Powerful queries and rich visualizations
All of those optimizations under the hood help Elasticsearch provide insanely quick querying and visualizations. On the query side, Elasticsearch can do simple text and keyword matching. It can also extend way further, enabling spell correction, phrase searching, autocompletion, and “more like this” types of queries. Though some of these query options are available in other types of datastores, Elasticsearch can potentially make them easier to learn, but absolutely makes them perform faster. All of that work up front when you index the data enables speed later.
One of the other benefits of the Elastic Stack is access to Kibana, which enables rich visualizations for your data in an open source toolset. The magic that makes Kibana so powerful is the search and aggregation functionalities of Elasticsearch behind it. Two key components for visualizing data are the ability to focus on a subset of the data and then group that data in some way to show a trend or decomposition of some aspect of the data. That’s basically search and aggregations respectively. Kibana is surely providing the sizzle, but Elasticsearch is the steak.
The downside of all this goodness
All of this sounds amazing. There has to be a catch… and there is. The first of these is that Elasticsearch is not completely unstructured like some other NoSQL datastores. In order to perform the optimization it does up front, you lose some flexibility down the road. Once you create an index, it’s difficult to change key aspects of that index without fully reindexing. Once you decide that you want a field to be an integer, you can’t change it to a floating point number later. These are smaller limitations, but they can bite you.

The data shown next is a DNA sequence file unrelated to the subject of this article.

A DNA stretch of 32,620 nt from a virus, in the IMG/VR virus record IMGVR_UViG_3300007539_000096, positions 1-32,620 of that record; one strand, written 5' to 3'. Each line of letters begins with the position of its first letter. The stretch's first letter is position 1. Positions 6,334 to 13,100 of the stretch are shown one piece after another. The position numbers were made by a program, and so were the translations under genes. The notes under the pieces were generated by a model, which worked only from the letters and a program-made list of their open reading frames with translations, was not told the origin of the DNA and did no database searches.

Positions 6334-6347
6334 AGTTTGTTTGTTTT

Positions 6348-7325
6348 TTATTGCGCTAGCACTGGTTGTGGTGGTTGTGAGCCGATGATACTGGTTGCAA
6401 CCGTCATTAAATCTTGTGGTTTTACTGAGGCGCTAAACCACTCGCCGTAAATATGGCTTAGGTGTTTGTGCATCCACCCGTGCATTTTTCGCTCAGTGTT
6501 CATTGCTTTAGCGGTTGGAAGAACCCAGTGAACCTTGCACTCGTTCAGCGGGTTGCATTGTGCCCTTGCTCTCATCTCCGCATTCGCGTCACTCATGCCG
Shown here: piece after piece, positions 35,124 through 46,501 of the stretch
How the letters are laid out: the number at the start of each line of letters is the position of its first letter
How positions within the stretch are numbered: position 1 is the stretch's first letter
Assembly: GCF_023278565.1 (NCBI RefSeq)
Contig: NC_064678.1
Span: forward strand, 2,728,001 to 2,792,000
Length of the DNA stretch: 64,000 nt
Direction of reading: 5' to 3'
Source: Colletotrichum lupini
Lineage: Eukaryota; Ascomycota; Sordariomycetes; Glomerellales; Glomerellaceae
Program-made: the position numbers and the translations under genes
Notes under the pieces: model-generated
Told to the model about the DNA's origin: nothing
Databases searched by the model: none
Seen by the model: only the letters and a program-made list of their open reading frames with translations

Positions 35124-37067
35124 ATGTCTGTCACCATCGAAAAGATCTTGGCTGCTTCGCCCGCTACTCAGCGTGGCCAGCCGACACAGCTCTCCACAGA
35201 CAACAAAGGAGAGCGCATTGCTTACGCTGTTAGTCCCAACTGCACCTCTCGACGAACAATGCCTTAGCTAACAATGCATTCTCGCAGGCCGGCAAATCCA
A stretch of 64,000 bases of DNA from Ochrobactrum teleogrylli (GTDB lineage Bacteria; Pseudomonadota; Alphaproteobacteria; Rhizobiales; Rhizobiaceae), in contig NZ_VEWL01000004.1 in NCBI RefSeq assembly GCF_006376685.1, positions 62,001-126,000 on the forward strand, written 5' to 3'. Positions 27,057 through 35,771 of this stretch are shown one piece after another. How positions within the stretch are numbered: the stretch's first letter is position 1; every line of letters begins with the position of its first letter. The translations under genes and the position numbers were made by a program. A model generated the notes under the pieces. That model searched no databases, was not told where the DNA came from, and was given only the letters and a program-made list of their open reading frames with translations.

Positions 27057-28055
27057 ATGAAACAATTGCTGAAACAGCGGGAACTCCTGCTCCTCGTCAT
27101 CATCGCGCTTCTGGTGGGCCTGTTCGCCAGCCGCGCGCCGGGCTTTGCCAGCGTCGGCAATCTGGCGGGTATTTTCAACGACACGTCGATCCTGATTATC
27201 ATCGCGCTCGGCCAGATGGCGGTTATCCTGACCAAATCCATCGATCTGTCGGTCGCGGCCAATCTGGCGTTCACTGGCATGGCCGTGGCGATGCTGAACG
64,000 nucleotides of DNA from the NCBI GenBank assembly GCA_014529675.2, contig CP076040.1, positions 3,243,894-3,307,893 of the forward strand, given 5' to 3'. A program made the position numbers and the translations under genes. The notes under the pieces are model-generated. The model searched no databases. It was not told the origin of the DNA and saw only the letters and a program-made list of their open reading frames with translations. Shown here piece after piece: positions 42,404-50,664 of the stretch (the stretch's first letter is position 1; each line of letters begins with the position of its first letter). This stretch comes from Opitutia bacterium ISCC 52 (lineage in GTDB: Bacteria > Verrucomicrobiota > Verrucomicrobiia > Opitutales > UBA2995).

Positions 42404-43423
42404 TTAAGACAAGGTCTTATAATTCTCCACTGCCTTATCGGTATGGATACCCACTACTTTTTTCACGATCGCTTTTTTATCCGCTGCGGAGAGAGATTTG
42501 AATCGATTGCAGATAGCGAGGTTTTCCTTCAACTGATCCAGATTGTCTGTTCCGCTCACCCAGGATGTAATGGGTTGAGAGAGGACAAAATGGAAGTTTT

All of the text analysis, inverted indexes, replication, and doc_values take up space on disk. With the default settings, you can put 1GB of text into Elasticsearch and easily end up with 10GB+ of Elasticsearch indexes. Out of the box, Elasticsearch wants to make your data as searchable and as fast as possible. The cost is a whole lot more disk and memory.
The good news is that there are numerous solutions available for these challenges. Notice above that it specifically says “With the default settings”. There are a number of options Elasticsearch gives you to not index or analyze certain fields (reducing the inverted index size), not store doc_values for certain fields, eliminate redundant catch all fields (like the _all field which is disabled by default in 6.x+), or make global changes like enabling data compression on disk. These changes will surely impact your ability to search and speed, but if you know what you’re doing, they can help keep your data volume in check.
Get expert Elasticsearch support
ObjectRocket experts know a lot of tips and tricks for ensuring you get the most of all of the goodness while minimizing the downsides of Elasticsearch. We’d love to learn the ins and outs of your use case so you can make the right decisions for your application. Learn more about our managed Elasticsearch offering and spin up a free instance today.